Joint Appendix ("J.A.") at 5067H (emphasis added). The second and third forms (the "London exclusion" and the "INA exclusion") are identical in all relevant respects. The fourth form, contained in policies issued by defendant Travelers, replaces the "sudden and accidental" language with a requirement that the discharge of pollutants be neither "expected" nor "intended."


In the decision under review here, the district court granted the insurers' motion for summary judgment on claims governed by Missouri law. Independent Petrochemical Corp. v. Aetna Casualty & Sur. Co., 842 F.Supp. 575 (D.D.C.1994). The court's key ruling was that the phrase "sudden and accidental" is unambiguous and means "unexpected, unintended, and abrupt." Id. at 579-80. This appeal followed. We affirm, rejecting Charter's contentions that the phrase "sudden and accidental" is sufficiently ambiguous to allow recovery for the injury from Bliss's sprayings and that representations made to state insurance regulators when insurers introduced the pollution exclusion create a public policy bar to its enforcement as interpreted by the district court.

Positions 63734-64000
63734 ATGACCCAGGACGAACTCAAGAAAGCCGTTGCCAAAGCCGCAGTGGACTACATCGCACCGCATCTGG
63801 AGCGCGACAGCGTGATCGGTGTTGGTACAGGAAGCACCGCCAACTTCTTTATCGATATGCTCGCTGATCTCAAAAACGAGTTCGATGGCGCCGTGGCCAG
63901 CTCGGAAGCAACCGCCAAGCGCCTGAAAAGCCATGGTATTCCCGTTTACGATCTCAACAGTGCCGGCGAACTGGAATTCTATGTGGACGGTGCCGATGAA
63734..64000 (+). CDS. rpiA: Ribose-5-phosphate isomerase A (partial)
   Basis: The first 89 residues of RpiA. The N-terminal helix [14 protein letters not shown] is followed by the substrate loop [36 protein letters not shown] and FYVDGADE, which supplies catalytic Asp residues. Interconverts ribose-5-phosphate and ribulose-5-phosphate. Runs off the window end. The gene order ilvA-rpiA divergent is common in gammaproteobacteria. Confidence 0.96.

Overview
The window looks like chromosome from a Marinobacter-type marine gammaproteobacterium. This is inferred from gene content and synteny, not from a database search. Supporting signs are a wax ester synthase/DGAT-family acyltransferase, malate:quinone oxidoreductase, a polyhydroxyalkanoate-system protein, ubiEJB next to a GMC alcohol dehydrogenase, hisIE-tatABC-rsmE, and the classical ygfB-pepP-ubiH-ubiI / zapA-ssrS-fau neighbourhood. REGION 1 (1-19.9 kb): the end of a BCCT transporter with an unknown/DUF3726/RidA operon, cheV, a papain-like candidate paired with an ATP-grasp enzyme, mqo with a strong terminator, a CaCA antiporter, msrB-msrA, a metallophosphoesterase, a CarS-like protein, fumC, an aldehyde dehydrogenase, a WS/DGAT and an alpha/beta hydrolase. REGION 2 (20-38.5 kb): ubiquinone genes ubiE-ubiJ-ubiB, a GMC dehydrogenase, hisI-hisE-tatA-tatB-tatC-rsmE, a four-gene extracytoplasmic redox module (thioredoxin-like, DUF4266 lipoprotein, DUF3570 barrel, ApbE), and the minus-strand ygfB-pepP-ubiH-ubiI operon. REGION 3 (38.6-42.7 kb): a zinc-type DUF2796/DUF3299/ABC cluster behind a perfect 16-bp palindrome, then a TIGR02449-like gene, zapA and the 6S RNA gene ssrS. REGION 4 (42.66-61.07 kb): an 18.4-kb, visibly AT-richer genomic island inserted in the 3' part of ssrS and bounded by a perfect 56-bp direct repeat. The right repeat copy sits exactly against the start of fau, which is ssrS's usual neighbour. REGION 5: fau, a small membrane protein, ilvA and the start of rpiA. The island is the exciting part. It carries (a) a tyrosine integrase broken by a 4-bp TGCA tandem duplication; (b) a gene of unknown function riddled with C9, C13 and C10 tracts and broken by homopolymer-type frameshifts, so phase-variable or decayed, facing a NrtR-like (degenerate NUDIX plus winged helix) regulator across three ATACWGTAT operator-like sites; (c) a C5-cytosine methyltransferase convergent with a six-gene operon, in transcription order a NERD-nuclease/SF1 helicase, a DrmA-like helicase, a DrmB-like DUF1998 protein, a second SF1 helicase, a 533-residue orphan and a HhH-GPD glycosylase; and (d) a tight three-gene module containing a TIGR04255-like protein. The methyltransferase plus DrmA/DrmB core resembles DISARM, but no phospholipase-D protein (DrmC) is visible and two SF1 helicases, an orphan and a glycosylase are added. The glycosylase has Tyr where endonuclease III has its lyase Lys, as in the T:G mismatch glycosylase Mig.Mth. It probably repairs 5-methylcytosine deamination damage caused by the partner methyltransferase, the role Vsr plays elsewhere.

Although all parties agree that Missouri law controls, we have no ruling from the Missouri courts interpreting "sudden and accidental." See Independent Petrochemical Corp., 842 F.Supp. at 578. Other circuits have certified questions to state supreme courts concerning the interpretation of the pollution exclusion, e.g., Claussen v. Aetna Casualty & Sur. Co., 865 F.2d 1217, 1220 (11th Cir.1989), but that solution is not available here because the Missouri Supreme Court declines to answer questions certified to it by federal courts. See Harber v. Altec Indus., Inc., 5 F.3d 339, 340 (8th Cir.1993); Independent Petrochemical Corp. v. Aetna Casualty & Sur. Co., 944 F.2d 940, 944 (D.C.Cir.1991).



A. "Sudden and Accidental."

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Charter argues, first, that the phrase "sudden and accidental" is facially ambiguous and thus, under standard principles of insurance law and specifically those of Missouri, Peters v. Employers Mutual Casualty Co., 853 S.W.2d 300, 302 (Mo.1993); Krombach v. Mayflower Ins. Co., 827 S.W.2d 208, 210 (Mo.1992), should be interpreted to embrace rather than exclude coverage. Second, it argues that even if the phrase is not facially ambiguous, extrinsic evidence reveals a "latent ambiguity," which (unless clearly resolved by extrinsic evidence in favor of the insurer) again requires an interpretation favoring coverage.